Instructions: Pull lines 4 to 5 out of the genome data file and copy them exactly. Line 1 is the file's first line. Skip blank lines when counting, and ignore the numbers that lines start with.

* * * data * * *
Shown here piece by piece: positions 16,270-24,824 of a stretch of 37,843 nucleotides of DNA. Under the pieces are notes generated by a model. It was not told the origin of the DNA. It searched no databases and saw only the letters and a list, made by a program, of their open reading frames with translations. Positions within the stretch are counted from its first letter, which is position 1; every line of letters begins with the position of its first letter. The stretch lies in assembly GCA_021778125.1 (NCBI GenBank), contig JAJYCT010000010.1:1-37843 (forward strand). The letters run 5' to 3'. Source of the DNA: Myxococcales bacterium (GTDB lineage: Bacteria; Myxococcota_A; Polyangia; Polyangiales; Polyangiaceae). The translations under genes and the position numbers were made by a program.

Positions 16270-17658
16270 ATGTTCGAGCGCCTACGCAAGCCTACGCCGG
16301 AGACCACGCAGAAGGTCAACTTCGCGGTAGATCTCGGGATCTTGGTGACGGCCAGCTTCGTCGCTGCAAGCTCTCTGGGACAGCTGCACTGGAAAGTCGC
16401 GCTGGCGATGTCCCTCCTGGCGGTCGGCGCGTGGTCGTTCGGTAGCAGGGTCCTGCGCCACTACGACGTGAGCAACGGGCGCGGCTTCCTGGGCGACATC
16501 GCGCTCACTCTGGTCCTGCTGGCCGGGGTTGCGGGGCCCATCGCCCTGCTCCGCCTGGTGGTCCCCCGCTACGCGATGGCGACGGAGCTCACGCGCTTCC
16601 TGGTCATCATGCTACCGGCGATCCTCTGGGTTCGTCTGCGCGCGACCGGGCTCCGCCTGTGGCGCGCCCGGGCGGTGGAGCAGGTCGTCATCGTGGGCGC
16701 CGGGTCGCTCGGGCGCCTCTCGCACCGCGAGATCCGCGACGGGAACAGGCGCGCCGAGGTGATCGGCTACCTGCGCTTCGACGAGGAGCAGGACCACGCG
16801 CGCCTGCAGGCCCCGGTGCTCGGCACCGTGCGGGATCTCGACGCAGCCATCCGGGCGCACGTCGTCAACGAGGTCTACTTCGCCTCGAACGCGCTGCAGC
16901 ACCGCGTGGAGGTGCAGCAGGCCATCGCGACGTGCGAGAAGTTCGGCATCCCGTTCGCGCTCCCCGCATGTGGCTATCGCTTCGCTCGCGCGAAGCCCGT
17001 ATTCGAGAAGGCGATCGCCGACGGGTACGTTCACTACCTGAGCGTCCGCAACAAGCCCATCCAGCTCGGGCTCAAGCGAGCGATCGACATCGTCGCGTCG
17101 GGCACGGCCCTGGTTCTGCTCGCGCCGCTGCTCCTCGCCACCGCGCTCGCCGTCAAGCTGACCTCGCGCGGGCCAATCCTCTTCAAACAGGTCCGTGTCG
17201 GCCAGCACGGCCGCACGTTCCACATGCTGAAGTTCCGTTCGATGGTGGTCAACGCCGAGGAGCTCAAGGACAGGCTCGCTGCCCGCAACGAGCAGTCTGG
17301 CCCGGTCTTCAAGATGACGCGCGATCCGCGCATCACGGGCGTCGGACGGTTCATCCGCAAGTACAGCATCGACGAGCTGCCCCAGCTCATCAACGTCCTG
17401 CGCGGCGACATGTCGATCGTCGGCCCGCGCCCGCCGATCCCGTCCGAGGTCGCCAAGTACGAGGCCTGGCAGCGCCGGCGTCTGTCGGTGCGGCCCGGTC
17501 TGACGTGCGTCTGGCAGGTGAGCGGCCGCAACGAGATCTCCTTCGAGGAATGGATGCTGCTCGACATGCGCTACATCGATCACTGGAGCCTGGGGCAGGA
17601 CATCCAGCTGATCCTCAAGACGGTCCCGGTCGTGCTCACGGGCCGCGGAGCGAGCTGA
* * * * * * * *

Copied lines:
16301 AGACCACGCAGAAGGTCAACTTCGCGGTAGATCTCGGGATCTTGGTGACGGCCAGCTTCGTCGCTGCAAGCTCTCTGGGACAGCTGCACTGGAAAGTCGC
16401 GCTGGCGATGTCCCTCCTGGCGGTCGGCGCGTGGTCGTTCGGTAGCAGGGTCCTGCGCCACTACGACGTGAGCAACGGGCGCGGCTTCCTGGGCGACATC